Thirty lifeguards, including volunteer, seasonal, and those from the state and municipal governments, have been training prior to the holiday season, engaging in physical exercise and rescue and first aid techniques.
Starting Dec. 5 at 6:30 a.m., physical activities such as running and swimming took place on Zicatela Beach. They are activities that will soon become part of the daily routine for the lifeguard team during the upcoming vacations.
Fire Chief Manuel Maza Sánchez explained that among the volunteers are tourist service providers interested in assisting their guests in the pool and beach areas in case of any eventuality.
He added that due to the interest and enthusiasm shown by children and teenagers to get involved as lifeguards, lifeguard coordinator Godofredo Vásquez Bohórquez started a “junior lifeguard” training program, with great success.
“The minors must have the support, by means of a consent form, of their parents, and undergo a medical examination,” he said.
The volunteer and seasonal lifeguards are trained in rescue techniques, the correct use of life buoys, correct handling of aqua scooter equipment and other beach vehicles.
“It is expected that during the Christmas and New Year season more lifeguard towers will be installed along the Zicatela, Punta Zicatela, Marinero and Bahía Principal beaches,” added Vásquez.
For the lifeguards “It is discipline more than anything else, arriving early for training and paying attention to do our best, because our goal is to prepare ourselves to be able to help other people,” volunteer Jesús Ávila said.
Among the volunteer lifeguards are Martín and Carmela, who have already served as volunteer lifeguards in other parts of the continent. “We have volunteered in Brazil and Colombia, now we are in México and yes, we like it a lot . . . They told us that Zicatela Beach is very dangerous, I had to see it with its high waves and it made me nervous,” said Carmela, originally from Argentina.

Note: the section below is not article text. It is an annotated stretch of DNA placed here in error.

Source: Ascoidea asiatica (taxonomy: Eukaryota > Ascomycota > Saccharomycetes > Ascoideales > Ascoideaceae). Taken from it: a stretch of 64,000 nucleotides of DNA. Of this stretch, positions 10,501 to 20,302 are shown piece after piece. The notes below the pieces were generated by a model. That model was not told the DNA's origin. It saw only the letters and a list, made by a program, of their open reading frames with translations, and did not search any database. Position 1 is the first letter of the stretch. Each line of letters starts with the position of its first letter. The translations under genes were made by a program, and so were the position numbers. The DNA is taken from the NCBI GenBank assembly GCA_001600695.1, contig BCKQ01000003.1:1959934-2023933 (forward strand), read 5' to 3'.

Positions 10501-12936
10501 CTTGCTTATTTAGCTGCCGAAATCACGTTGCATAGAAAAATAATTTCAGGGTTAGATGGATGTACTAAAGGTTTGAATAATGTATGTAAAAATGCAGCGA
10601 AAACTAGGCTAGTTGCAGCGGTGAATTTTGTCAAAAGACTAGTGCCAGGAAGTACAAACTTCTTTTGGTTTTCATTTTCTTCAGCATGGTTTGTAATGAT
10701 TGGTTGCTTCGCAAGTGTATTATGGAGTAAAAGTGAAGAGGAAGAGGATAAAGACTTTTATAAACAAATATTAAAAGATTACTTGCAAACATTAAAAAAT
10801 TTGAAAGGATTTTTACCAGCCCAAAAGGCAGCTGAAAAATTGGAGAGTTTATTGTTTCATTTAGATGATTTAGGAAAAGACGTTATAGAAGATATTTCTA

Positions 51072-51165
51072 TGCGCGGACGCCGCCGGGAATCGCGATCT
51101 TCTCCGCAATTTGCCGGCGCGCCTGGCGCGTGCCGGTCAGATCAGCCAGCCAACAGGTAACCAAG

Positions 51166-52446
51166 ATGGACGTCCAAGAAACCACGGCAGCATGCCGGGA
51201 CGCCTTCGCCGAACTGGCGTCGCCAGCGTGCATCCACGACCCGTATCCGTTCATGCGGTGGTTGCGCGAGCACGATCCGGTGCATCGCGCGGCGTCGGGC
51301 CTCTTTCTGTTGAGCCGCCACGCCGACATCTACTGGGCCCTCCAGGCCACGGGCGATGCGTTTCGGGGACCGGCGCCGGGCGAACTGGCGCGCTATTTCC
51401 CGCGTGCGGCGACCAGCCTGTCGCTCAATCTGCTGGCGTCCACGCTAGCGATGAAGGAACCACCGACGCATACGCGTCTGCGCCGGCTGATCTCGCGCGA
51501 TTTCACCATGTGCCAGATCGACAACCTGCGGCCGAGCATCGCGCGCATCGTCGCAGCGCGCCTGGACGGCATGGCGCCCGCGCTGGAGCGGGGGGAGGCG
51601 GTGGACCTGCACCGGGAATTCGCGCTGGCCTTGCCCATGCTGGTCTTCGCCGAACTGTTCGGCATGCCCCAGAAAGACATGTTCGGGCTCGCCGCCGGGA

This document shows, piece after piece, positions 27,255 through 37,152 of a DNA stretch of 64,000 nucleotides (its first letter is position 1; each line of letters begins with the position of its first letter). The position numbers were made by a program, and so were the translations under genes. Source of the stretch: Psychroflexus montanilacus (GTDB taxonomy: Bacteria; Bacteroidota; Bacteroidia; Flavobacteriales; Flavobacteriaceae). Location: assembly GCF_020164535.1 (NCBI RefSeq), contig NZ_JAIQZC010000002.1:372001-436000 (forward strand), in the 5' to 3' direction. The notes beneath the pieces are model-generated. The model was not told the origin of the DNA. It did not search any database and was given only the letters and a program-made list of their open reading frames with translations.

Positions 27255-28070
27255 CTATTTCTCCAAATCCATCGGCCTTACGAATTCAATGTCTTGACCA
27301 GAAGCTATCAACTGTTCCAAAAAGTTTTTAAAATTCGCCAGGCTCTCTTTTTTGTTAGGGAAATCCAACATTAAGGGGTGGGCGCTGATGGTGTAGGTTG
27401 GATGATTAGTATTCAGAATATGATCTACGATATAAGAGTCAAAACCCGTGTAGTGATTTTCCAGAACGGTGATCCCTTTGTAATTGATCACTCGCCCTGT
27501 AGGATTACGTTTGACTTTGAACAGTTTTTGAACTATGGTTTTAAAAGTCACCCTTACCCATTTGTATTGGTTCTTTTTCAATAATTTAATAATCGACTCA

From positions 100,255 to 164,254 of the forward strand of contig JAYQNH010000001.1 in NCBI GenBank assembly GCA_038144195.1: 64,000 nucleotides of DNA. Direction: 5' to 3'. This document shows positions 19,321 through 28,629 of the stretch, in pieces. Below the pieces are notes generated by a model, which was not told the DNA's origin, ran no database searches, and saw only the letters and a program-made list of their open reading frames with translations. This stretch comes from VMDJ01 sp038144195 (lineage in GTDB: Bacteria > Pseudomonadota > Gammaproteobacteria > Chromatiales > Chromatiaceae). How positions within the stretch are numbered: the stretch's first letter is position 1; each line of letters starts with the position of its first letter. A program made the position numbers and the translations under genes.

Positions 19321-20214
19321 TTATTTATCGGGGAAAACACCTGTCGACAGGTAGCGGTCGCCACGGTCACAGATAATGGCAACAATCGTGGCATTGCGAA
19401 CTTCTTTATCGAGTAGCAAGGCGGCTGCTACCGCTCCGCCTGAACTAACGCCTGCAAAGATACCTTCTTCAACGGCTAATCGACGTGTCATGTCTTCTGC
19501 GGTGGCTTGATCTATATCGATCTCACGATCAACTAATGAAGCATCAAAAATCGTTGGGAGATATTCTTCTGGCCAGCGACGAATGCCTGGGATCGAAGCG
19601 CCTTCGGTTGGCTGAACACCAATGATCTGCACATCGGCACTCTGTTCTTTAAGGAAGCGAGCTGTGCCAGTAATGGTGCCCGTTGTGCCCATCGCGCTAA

“We talked with Godo and he gave me the opportunity to work with this group,” said Martín. “I am impressed by the discipline and rescue techniques, which are very similar to those of other places . . . we hope to do a good job and help people, so that people do not drown during these vacations.”
Maza called on swimmers and beachgoers to abide by the lifeguards’ recommendations, to swim with the appropriate clothing, to identify risky areas and to avoid eating food or drinking alcoholic beverages before entering the sea or a pool.
The Puerto Escondido lifeguard team is officially part of the local fire department.
During the last four months, Puerto Escondido lifeguards have performed 36 rescues, with no casualties to report.
According to figures from the Puerto Escondido Hotel Association, occupancy rates of around 70% are expected for Christmas and 95% for New Year’s Eve.